The dazzling effect of what the new elements achieved has obscured not only their relatively small scale but the narrow margin by which success was gained. Their success could easily have been prevented but for the opportunities presented to them by the allied blunders-blunders that were largely due to the prevalence of out-of-date ideas. Even as it was, with such help from the purblind leaders on the other side, the success of the invasion turned on a lucky series of long-odds-chances-and on readiness of one man, Guderian, to make the most of those that came his way.3
It is now known that both the Nazi war machine and and the economic power behind it were far more fragile than believed at the time.7 The crash course of massive remiliterization and massive re-structuring the economy had produced many successes but had massively dislocated the economy and had not produced all of the results desired. In other words Germany in 1940 was poorly placed for a long war.8 Even after their great victory over France and the conquest of much of Western Europe, (Denmark, Norway, The Netherlands, Belgium, Luxemberg, France), and the addition of Italy has an ally Germany still had serious economic problems, related to the lack of certain raw materials, blocked off by the British blockade, (Rubber, oil), and a serious looming problem of coal production and distribution for example.9
But Amouroux and others who write or speak as if the French Defeat of 1940 were inevitable and even foreknown presume that Hitler's Wehrmacht must have been better prepared, better armed, and less dependant on carts, horses, hay, and shoe leater, and that French and British leaders knew this to be so. In fact to say again what has been said more than once, Germany by most quantitative measurements was not nearly so well prepared for a major war as were France and Britain. The Wehrmacht had many fewer vehicles and was much more reliant on horses. Halder estimated that each German infantry division needed forty-four hundred horses and two thousand horse-drawn vehicles. The German army was to commence war in September 1939 with almost six hundred thousand horses and, early in its Western offensive of May-June 1940, was to be suffering a severe shortage of them.10
In fact it appears that Manstein's plan to lure the Allies into Belgium and the Netherlands and then swing around their flank through the ardennes worked amazingly well and achieved what can only be described has one of the most spectacular military victories of all time.11 Certainly it is hard to believe that the original German plan of a head on smash into Belgium would have achieved much of anything aside from probably driving the allies back.
It is of interest that Tony Judt, like so many others who think the fall inevitable, in his article doesn't argue with Ernest R. May's facts he just repeats that despite what the facts are he knows that the fall of France was inevitable because he feels it was inevitable. He simply "knows" the truth. Of course he doesn't say so quite so bluntly but that is what it amounts to. The basis for this opinion seems to be nothing more than gut instinct or some "psychic" power.13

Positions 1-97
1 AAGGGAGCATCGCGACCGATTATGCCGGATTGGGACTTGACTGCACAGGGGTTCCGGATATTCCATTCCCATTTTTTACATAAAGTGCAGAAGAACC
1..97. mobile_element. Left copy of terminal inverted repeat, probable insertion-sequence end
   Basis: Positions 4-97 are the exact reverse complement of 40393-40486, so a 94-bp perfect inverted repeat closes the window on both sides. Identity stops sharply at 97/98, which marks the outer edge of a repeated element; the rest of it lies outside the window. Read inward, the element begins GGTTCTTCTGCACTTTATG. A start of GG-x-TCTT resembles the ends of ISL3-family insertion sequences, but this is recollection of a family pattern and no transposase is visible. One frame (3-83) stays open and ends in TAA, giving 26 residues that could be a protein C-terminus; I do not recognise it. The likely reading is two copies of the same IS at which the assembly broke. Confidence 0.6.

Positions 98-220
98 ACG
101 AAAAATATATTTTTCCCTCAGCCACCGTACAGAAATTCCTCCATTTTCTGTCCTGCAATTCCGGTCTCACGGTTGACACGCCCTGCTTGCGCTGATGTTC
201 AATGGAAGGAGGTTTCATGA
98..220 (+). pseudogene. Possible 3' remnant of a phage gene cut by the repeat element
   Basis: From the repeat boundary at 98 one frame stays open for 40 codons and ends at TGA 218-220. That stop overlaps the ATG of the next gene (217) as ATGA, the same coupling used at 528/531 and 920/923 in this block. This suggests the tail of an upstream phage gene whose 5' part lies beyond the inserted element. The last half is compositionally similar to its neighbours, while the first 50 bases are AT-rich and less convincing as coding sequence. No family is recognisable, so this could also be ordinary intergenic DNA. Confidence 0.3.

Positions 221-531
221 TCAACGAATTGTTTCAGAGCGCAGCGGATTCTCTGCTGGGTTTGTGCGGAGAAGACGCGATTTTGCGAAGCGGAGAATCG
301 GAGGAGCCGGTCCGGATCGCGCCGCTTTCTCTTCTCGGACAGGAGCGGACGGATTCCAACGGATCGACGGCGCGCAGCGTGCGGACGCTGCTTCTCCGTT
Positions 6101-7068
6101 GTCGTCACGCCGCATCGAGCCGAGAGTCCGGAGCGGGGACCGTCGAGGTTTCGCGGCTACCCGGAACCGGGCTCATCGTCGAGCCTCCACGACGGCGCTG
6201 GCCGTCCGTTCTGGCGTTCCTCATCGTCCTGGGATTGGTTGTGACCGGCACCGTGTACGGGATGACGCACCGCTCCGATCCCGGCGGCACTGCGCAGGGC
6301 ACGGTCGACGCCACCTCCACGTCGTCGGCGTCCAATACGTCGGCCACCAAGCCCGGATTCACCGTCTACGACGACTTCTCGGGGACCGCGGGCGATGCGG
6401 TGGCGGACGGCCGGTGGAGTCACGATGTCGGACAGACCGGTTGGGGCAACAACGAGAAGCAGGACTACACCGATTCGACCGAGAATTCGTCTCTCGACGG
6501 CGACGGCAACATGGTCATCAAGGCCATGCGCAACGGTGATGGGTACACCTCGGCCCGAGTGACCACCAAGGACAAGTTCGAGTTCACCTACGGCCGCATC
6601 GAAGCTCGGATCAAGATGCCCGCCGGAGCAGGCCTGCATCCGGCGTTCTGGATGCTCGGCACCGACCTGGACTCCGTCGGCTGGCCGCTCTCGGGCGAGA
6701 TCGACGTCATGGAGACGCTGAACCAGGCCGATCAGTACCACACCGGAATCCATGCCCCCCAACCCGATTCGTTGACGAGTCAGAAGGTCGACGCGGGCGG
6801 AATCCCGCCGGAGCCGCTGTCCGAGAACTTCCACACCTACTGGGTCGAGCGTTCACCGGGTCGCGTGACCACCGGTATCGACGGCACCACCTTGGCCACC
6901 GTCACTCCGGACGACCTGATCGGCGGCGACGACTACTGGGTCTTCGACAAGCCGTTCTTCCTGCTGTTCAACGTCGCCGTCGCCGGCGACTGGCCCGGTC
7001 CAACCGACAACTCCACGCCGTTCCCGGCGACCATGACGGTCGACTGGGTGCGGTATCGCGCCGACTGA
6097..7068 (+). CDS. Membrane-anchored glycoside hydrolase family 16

2,Could the French Have Won?, Tony Judt, New York Review of Books, v. 48, No. 3, February 22, 2001.
3, History of the Second World War, B. H. Liddell Hart, G. P. Putnam's Sons, New York, 1970, p. 66.
4, *To lose a Battle, Alistair Horne, Penguin Books, London, 1969. The Collapse of the Third Republic, William L. Shirer, Simon and Schuster, New York, 1969. The Wages of Destruction, Adam Tooze, Penguin Books, London, 2006. A Military History of the Western World, v. 3, J. F. C. Fuller, Da Capo, New York, 1956.
5. Strange Victory, pp. 476-478.
7. The Wages of Destruction, Adam Tooze, Penguin Books, London, 2006. Interestingly this book supports the argument that Hitler's victory over France was not inevitable. (pp. 370-372)
8, IBID. pp. 366-367.
9, IBID. pp. 412-418.
10. Strange Victory, pp. 208-209
11. The Wages of Destruction, pp. 368-370.
12, A Military History of the Western World, v. 3, pp. 386-390, The March of Conquest, Telford Taylor, Simon and Schuster, New York, 1958, pp. 155-180.
13. Could the French have Won?
*In his conclusion Alistair Horne veers very strongly towards the inevitability idea without quite embracing it fully. For example:
When the attack came the following May, the preponderance of strength - with all factors taken into account - was immeasurably greater on the German side than at any time during the First World War. (p. 656)
What is fascinating is that Alstair's Horne's narrative and the facts he musters in his narrative DO NOT provide much support for this idea and in fact argue strongly against it. That is why this book is listed has supporting the idea that the fall of France was not inevitable despite what Alstair Horne says in his conclusion. It is of interest that Alstair Horne's statement in the above quote about German preponderance of strength being "immeasurably greater" than at any time during the First World War, is hyperbole to such an extent has to amount to a falsehood. In fact given the facts given in Alstair Horne's own book and the other books listed here it is simply false. To but it bluntly on May 10, 1940 the Germans DID NOT have a huge preponderance of strength if anything the allies had a slight edge over the Germans.